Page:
The term ‘white working class’ has been used disparagingly by certain ‘woke’ commentators to brand us as racist/bigoted/nationalistic and more than a little bit ‘thick’. Yes, we know there are bigots in our class – given the kind of society we live in and the imperialist history of Britain, it would be a shock if there weren’t any. We can’t help feeling that tarring us all with the same brush is little more than thinly disguised anti-working class prejudice.

‘Left behind’ or deliberately excluded?

The upward social mobility that enabled many working class people to better themselves in the 50s, 60s and 70s is pretty much a thing of the past. We look back with a degree of nostalgia at the actors, writers, performers and artists from working class backgrounds who made an impact in this period. Looking at the arts now, it’s difficult to imagine another David Storey, Joe Orton, Alan Sillitoe – the list goes on – being able or even allowed to make any kind of impression in the current climate.

The door has been pretty firmly slammed in our faces when it comes to breaking out of our class and making it in the cultural arena. Which may explain why so much current culture simply has no relevance to our lives. There are still working class artists, writers and musicians around but all too often they’re having to pull shifts in a warehouse or a superstore to make ends meet while they struggle to practise their craft in what little spare time they’re allowed to have.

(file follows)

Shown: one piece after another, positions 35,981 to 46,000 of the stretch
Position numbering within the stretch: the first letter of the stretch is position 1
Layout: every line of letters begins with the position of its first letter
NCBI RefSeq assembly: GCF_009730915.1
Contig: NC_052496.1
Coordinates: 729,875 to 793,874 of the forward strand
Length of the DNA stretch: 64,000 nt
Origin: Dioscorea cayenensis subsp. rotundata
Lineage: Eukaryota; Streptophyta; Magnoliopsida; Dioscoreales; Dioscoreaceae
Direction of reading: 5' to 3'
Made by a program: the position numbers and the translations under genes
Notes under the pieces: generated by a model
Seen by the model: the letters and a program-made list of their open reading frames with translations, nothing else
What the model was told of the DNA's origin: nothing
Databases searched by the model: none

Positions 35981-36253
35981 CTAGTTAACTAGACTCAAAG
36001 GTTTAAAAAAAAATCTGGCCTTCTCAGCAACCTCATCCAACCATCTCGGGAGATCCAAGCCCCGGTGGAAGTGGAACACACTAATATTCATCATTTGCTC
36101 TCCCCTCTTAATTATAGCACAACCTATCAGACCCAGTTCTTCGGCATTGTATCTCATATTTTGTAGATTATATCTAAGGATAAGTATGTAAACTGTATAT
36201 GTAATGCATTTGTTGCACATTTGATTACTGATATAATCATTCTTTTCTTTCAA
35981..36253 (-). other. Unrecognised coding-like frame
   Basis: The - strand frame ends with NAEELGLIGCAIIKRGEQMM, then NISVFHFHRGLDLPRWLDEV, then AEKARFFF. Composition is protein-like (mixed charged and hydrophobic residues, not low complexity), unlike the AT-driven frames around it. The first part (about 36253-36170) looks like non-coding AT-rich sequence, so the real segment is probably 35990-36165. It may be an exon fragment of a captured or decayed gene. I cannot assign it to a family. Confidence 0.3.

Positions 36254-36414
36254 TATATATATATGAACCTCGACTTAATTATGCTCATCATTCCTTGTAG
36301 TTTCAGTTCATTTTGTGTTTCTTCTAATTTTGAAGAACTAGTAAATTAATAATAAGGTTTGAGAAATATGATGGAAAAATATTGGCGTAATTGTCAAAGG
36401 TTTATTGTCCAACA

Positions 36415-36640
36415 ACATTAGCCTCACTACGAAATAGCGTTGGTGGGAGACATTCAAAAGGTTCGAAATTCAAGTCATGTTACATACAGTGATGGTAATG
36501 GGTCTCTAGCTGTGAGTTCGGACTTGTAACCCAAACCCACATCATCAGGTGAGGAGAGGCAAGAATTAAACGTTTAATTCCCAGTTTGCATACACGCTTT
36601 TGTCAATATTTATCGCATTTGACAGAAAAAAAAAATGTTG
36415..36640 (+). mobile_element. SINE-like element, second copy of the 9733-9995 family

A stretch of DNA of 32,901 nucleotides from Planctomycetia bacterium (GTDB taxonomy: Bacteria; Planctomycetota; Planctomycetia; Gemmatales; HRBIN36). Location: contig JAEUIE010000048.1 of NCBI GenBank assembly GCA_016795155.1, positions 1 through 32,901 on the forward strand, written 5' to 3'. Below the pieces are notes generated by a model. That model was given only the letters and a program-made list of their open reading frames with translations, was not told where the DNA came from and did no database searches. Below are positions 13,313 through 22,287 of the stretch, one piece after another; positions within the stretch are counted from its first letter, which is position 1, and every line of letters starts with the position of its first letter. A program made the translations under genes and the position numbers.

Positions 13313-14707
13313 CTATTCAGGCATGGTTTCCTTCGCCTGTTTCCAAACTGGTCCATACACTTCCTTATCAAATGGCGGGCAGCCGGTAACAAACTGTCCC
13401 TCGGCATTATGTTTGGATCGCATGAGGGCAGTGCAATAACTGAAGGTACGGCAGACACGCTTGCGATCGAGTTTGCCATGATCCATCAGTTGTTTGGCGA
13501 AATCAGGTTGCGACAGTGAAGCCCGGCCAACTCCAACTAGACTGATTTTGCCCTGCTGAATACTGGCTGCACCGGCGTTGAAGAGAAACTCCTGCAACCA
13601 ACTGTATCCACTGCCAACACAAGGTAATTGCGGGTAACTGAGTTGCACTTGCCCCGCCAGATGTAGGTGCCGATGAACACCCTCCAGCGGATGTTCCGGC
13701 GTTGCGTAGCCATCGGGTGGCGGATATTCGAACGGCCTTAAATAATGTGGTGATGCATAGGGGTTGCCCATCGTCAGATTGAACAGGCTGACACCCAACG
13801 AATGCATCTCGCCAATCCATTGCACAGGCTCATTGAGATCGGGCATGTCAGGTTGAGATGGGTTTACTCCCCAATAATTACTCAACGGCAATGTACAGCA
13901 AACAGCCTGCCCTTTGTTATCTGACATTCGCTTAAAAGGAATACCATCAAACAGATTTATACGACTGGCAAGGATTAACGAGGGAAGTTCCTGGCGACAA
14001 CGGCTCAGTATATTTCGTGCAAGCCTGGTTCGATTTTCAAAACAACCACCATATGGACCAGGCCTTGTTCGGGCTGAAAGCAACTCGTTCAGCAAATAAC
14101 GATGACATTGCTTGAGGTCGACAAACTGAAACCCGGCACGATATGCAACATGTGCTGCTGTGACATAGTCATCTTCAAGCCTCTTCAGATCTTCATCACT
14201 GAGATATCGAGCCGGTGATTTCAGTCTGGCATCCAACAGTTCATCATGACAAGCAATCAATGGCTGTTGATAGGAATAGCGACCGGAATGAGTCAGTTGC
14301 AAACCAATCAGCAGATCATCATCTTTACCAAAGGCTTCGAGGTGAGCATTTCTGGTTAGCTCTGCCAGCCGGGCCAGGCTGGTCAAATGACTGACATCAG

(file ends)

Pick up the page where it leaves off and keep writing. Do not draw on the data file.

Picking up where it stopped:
The 50s and 60s were decades of relative optimism where the working class sensed that with a bit of graft and application, they could make a better life for themselves. This was the era of the new towns when thousands upon thousands of people were moved out of London and other major cities to planned settlements on mainly greenfield sites where they could start in a new life. Many enthusiastically took the opportunity to move from cramped inner city housing to a new, purpose built hose with an indoor toilet, bathroom, a garden and plenty of green space nearby. When we were young, we had mates whose parents had moved out from inner London to the suburbs and beyond and who were intensely house proud – it was strictly shoes off at the front door before stepping onto the hallowed carpet!

These selected quotes, reproduced from Hansard, made by Lewis Silken, the Minister of Town and Country Planning, during the second reading of the New Towns Bill, show the spirit of optimism that typified the era:

“I am most anxious that the planning should be such that the different income groups living in the new towns will not be segregated. No doubt they may enjoy common recreational facilities and take part in amateur theatricals, or each play their part in a health centre or community centre. But, when they leave to go home I do not want the better off people to go to the right and the less well off to go to the left. I want them to ask each other, “Are you going my way?” “